Exposure to arsenic in drinking water is associated with increased respiratory disease. Alpha-1 antitrypsin (AAT) protects the lung against tissue destruction. The objective of this study was to determine whether arsenic exposure is associated with changes in airway AAT concentration and whether this relationship is modified by selenium. A total of 55 subjects were evaluated in Ajo and Tucson, Arizona.
Tap water and first morning void urine were analyzed for arsenic species, induced sputum for AAT and toenails for selenium and arsenic. Household tap-water arsenic, toenail arsenic and urinary inorganic arsenic and metabolites were significantly higher in Ajo (20.6 +/- 3.5 μg/l, 0.54 +/- 0.77 μg/g and 27.7 +/- 21.2 μg/l, respectively) than in Tucson (3.9 +/-2.5 μg/l, 0.16+/-0.20 μg/g and 13.0 +/-13.8 μg/l, respectively). In multivariable models, urinary monomethylarsonic acid (MMA) was negatively, and toenail selenium positively associated with sputum AAT (P = 0.004 and P = 0.002, respectively). In analyses stratified by town, these relationships remained significant only in Ajo, with the higher arsenic exposure. Reduction in AAT may be a means by which arsenic induces respiratory disease, and selenium may protect against this adverse effect.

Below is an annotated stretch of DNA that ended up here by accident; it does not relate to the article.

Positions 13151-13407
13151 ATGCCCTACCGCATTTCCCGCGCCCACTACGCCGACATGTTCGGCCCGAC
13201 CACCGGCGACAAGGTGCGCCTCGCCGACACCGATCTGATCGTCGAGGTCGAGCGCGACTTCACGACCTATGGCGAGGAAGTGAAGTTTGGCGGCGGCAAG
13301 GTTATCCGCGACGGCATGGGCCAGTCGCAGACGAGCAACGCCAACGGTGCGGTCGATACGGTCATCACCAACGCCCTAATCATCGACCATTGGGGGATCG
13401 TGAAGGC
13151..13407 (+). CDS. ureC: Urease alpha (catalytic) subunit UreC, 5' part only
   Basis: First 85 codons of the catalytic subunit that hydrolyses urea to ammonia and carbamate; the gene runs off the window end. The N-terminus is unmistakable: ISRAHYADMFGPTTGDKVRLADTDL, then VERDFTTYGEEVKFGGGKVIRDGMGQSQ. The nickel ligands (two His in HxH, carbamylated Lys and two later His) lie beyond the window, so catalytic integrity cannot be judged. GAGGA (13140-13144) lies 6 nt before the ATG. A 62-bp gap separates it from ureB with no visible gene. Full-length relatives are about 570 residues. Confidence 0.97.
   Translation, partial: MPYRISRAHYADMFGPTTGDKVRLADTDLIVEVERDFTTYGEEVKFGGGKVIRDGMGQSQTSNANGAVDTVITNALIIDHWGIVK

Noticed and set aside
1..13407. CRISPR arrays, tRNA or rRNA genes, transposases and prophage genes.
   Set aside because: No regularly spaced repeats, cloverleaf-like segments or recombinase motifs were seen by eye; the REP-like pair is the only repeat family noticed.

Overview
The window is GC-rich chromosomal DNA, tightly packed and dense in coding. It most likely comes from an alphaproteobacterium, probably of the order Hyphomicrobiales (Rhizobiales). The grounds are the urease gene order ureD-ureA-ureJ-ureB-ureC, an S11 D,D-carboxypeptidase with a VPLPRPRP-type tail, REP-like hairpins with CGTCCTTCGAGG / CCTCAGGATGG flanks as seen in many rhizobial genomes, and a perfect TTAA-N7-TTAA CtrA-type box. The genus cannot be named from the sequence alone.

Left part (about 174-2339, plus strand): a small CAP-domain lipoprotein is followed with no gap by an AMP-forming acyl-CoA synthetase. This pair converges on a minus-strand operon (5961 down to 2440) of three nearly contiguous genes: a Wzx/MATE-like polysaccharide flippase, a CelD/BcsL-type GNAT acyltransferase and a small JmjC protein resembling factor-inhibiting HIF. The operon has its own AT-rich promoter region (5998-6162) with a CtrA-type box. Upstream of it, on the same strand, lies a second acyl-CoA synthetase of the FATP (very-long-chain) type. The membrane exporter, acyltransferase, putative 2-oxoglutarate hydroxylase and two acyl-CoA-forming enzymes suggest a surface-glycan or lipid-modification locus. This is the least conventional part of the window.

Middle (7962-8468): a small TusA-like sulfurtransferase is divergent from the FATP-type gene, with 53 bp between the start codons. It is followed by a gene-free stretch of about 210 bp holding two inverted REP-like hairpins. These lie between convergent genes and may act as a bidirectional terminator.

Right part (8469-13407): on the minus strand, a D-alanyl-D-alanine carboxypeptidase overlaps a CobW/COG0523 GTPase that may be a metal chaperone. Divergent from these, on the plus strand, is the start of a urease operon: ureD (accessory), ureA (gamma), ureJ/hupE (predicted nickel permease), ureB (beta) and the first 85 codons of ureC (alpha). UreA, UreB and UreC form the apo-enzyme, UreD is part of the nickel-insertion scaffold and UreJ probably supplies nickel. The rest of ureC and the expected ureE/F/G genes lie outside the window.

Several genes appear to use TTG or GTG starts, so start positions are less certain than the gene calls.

HIGHLIGHTS not yet published
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